“It’s so intense. This city feels like New York now,” Ken Feldman said right as we sat down for coffee in the Mission.
Feldman last lived in San Francisco in the early 1990s, well before the first dot-com bubble. Now he’s back at the height of another boom.
This time he’s pulling together a fundraising campaign to bring the largest art car ever seen to the Burning Man playa — in the form of a Boeing 747. In its first incarnation, it will be more than half a football field long and part of its top will be removed to expose a dancefloor that can house 300 people.
Feldman, a lifelong raconteur who has dabbled in Bitcoin and film and television production, was behind the Charlie the Unicorn art car four years ago. That was a mobile, two-story version of the lethargic, crotchety unicorn who has his kidney stolen after visiting the psychedelic Candy Mountain in a viral 2006 YouTube video.
What is an ‘art car’? Well, at Black Rock City, the 70,000-person temporary city that is erected once a year as the basis of the Burning Man festival, art cars are like the municipal transit system. They’re like parade floats that plod along at 5 miles an hour and are usually bedecked with LEDs or are disguised as enormous prairie houses, sheep, fire-breathing ocotopi, angler fish, or really whatever the human mind can conceive of. You can hop on one, but you have no control over where you will end up.
Given Burning Man’s gift economy where you can’t exchange goods or services for money on the playa, art cars are a labor of love. They can cost tens of thousands of dollars and take months to build and they inevitably fall apart or break down more times than you can count.
As such, Feldman swore last year he would never do one again after Charlie the Unicorn.
That was until a few friends reminded him of an old idea. Five years ago, while at a party for one of the older music-centric Burning Man camps Opulent Temple, Feldman had been staring at some torpedo-looking bikes that were made of fuel tanks for airplanes.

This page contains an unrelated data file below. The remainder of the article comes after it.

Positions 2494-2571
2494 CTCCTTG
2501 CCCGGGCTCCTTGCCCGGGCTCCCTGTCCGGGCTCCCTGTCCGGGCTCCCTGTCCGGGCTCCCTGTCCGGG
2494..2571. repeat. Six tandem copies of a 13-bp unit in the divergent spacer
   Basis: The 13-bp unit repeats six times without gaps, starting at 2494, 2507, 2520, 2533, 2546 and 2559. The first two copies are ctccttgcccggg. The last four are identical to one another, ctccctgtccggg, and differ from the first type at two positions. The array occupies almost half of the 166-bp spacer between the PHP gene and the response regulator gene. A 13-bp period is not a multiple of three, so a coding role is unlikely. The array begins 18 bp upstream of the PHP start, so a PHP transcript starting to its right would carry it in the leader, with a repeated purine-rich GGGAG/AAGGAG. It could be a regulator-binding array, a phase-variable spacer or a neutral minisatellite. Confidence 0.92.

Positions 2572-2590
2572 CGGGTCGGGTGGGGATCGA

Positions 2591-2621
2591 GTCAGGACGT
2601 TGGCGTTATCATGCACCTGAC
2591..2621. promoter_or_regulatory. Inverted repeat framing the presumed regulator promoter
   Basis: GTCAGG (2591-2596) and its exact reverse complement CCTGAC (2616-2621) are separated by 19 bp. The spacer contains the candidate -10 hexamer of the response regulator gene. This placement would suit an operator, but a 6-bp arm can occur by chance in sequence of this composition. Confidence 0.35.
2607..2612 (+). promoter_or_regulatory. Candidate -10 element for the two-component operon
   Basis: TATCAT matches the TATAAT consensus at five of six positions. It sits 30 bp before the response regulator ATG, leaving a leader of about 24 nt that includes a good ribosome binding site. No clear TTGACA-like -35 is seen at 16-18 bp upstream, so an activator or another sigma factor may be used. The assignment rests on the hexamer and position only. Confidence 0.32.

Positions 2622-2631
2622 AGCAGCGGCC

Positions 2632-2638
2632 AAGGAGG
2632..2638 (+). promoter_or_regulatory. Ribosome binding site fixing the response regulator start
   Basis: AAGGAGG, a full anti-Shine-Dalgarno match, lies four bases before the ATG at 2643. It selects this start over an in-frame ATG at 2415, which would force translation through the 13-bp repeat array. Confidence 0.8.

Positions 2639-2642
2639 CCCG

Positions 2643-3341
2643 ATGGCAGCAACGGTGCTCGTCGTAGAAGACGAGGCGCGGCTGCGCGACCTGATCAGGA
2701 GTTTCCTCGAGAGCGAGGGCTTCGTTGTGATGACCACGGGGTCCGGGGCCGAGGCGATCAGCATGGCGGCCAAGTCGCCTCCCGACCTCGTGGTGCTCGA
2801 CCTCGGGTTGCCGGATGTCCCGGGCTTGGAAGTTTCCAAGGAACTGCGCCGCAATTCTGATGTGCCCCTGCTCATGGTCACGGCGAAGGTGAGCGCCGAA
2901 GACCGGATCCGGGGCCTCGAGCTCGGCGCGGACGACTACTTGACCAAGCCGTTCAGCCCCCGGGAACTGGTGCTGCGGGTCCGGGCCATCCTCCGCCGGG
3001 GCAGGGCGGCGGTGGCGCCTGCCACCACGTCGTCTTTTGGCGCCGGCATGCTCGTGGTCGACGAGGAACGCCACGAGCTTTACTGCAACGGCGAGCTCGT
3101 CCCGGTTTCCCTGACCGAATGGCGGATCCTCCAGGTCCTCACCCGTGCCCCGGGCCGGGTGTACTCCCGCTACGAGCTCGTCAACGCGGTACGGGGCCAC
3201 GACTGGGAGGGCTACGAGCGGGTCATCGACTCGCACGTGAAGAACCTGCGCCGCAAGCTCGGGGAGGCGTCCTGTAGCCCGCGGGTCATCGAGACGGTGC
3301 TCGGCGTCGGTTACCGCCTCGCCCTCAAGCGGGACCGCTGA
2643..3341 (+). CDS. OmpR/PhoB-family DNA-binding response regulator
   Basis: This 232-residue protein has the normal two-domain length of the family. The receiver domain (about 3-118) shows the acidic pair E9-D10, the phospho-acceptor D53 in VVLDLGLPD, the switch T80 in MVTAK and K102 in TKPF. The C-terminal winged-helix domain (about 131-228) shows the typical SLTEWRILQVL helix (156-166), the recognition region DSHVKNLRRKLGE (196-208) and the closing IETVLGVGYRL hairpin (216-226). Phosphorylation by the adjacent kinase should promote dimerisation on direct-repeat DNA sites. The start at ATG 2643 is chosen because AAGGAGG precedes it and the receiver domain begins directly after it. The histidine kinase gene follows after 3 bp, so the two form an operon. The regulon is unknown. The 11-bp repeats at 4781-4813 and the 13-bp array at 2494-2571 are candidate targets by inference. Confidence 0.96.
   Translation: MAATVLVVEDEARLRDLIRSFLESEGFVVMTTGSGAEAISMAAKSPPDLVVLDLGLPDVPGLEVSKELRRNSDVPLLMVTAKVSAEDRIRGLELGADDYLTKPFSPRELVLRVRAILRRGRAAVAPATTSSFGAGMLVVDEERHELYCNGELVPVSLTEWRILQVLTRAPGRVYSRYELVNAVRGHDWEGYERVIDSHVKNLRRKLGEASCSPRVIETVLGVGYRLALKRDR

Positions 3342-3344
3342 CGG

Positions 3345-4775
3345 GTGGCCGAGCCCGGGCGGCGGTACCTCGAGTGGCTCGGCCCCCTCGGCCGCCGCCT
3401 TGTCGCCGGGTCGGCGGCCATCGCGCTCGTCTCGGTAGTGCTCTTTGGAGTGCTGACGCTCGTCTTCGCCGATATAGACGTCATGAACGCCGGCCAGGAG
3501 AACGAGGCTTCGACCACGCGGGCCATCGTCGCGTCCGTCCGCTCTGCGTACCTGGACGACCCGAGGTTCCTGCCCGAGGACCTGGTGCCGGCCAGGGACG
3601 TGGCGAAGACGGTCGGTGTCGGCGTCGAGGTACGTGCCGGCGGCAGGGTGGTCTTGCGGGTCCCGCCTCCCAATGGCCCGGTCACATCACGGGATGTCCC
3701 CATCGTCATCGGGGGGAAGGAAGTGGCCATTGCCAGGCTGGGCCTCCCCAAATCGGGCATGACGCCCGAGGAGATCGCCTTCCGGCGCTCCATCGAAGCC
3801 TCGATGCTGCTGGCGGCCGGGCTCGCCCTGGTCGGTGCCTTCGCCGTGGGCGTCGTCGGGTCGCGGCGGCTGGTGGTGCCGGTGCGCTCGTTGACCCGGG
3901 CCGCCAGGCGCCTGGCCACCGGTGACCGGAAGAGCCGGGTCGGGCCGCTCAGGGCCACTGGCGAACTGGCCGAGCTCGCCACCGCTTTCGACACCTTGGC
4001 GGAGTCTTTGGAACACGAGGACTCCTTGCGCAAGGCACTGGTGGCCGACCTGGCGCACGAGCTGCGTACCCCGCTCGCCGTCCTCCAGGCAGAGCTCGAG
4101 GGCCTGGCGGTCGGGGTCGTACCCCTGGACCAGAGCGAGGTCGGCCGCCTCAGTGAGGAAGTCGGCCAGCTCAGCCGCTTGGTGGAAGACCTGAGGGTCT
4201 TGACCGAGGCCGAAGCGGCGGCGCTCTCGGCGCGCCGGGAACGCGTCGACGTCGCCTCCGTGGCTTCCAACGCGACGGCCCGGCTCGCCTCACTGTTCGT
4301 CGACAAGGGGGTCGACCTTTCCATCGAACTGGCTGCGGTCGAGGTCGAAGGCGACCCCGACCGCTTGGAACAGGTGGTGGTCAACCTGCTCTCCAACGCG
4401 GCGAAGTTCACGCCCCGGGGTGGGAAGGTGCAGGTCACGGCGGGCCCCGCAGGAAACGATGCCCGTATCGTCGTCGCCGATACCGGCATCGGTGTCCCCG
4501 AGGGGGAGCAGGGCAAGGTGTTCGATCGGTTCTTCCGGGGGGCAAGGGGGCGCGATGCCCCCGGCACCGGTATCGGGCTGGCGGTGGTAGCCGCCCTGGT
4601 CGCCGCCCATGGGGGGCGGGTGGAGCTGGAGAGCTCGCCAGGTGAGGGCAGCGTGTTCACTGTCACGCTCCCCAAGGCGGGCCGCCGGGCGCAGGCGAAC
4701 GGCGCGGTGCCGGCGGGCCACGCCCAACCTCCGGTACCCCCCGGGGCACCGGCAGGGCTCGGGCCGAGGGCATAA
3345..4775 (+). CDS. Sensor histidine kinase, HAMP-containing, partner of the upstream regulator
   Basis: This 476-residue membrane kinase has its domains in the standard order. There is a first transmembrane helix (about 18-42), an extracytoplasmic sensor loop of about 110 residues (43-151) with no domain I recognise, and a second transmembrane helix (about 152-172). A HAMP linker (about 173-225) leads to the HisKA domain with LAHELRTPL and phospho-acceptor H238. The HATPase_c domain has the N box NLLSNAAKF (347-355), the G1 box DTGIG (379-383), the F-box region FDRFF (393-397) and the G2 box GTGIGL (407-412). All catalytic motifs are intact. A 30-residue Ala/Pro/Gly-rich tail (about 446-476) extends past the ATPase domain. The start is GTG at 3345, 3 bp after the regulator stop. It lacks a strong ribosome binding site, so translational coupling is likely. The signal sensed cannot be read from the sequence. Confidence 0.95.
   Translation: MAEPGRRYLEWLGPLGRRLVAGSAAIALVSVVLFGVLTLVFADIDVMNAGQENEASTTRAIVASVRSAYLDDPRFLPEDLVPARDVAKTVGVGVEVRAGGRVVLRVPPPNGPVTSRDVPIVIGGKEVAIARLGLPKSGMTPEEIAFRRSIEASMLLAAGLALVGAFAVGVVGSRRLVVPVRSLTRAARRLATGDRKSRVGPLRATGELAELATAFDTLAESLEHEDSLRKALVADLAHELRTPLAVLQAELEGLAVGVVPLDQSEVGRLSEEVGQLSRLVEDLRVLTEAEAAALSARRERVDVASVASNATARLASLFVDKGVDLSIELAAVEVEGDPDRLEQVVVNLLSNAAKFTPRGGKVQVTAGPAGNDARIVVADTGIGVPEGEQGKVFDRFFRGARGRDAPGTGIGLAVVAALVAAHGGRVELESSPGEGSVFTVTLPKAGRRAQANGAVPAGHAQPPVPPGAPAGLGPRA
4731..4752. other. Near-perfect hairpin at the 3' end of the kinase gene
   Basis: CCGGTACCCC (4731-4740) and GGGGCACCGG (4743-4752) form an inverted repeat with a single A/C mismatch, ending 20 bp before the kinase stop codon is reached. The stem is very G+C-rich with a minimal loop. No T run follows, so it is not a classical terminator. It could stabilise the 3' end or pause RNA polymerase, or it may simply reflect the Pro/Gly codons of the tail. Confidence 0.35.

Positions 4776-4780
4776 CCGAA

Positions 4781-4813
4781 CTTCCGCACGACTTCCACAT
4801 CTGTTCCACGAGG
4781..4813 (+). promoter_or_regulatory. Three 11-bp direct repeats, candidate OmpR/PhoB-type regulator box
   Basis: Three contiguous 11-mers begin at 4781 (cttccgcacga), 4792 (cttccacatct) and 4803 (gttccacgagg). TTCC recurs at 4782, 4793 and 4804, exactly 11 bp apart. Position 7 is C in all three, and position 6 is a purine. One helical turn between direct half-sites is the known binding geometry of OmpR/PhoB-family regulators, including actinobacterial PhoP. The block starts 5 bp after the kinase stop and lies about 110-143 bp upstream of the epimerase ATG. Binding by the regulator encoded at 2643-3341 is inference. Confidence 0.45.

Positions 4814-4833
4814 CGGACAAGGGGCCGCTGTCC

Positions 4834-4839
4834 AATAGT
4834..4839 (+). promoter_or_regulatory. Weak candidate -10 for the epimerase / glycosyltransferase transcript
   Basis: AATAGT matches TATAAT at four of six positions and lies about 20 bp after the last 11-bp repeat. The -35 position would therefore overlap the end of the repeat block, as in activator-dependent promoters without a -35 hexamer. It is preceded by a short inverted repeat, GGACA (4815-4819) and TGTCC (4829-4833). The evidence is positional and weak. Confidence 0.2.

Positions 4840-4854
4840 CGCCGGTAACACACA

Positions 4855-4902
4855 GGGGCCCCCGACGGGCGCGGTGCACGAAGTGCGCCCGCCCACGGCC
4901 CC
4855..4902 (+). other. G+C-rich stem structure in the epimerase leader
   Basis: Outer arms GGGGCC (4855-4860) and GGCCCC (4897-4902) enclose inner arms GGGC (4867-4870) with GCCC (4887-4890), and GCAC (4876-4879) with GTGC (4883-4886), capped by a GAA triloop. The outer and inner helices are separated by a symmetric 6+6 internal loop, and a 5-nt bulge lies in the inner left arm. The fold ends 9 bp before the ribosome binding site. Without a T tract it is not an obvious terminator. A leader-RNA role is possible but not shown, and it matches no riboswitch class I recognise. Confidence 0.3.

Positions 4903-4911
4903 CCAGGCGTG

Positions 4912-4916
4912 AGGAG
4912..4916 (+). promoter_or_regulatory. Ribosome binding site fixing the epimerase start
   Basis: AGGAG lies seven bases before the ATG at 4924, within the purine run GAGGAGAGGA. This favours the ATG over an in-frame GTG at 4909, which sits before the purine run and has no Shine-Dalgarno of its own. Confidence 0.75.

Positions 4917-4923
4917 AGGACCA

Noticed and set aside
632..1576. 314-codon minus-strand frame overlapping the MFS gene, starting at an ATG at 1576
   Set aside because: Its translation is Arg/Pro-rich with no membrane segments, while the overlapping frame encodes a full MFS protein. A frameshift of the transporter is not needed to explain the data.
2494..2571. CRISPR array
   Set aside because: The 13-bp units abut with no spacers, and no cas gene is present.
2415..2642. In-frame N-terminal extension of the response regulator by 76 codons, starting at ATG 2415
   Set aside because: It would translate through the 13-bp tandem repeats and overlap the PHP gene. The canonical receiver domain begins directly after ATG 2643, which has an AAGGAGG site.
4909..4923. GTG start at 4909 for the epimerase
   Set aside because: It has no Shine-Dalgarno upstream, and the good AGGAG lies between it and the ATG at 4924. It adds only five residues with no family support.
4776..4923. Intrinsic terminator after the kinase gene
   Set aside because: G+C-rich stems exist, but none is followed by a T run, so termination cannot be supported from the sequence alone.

“I was at looking at them and thinking — wouldn’t it be cool if we brought a plane to Burning Man?”
He sketched out a drawing of a 747 the next day.
But the idea fell to the wayside until a dinner a few months ago when the 747 concept resurfaced again. Feldman started doing some research. He found that there were four aircraft boneyards in the country where decommissioned 747s were sent for scrap metal. One was in the Mojave desert. He searched for it on Google Earth, zoomed in and lo and behold, 747s were parked in the yard.
“I will never ever work on another art car again, except for this project. It’s a once-in-a-lifetime thing. I will never do something like this again,” Feldman said. “This is my Everest.”
And so, with the help of Binary Capital’s Jonathan Teo, a venture investor who led the investment in Snapchat while at General Catalyst and helped source Instagram and Twitter while at Benchmark, they’re putting together a crowdfunding campaign to put Feldman’s idea on the playa.
They’ve dubbed the project “Big Imagination”.
“The Man is about the status quo,” Teo said. “The temple is about the past. The plane is about the future. It’s about shedding your baggage, moving forward and just letting go.”
The campaign isn’t live yet because they have yet to receive approval from Burning Man’s DMV or Department of Mutant Vehicles that they can move forward. They aren’t releasing a final cost for the project, but they estimate they’ll need in the low hundreds of thousands of dollars to complete it.
Teo and Feldman are insistent that they want to go down the crowdfunding route.
“We don’t want it to be — oh, another rich guy bringing a plane to the playa,” Teo said. “That’s a message that we definitely want to avoid.”
That concern comes at a time when Burning Man has faced criticism from longtime festival goers that it’s increasingly becoming an enclave for the rich. While Burning Man co-founder Larry Harvey has said that tech workers have been coming since the early 1990s, the increasing extravagance and complexity of the festival has paralleled the growth of technology industry itself.
Ever since the festival first sold out in 2011 and federal Bureau of Land Management started capping the size of the event, demand has far outstripped supply with some scalped tickets going for close to $1,000 the week before the festival.
To keep the Burning Man culture growing, the organization has tried to expand through international events like AfrikaBurn. To fund these regional burns, some of the original Burning Man founders converted the organization into a non-profit called the Burning Man Project in 2013. The six founders of the company that produces the Burning Man event sold their stakes to the non-profit for $276,000. They also recruited many heavy-hitters from the tech world like Airbnb’s head of global hospitality and strategy Chip Conley to the board of the new non-profit.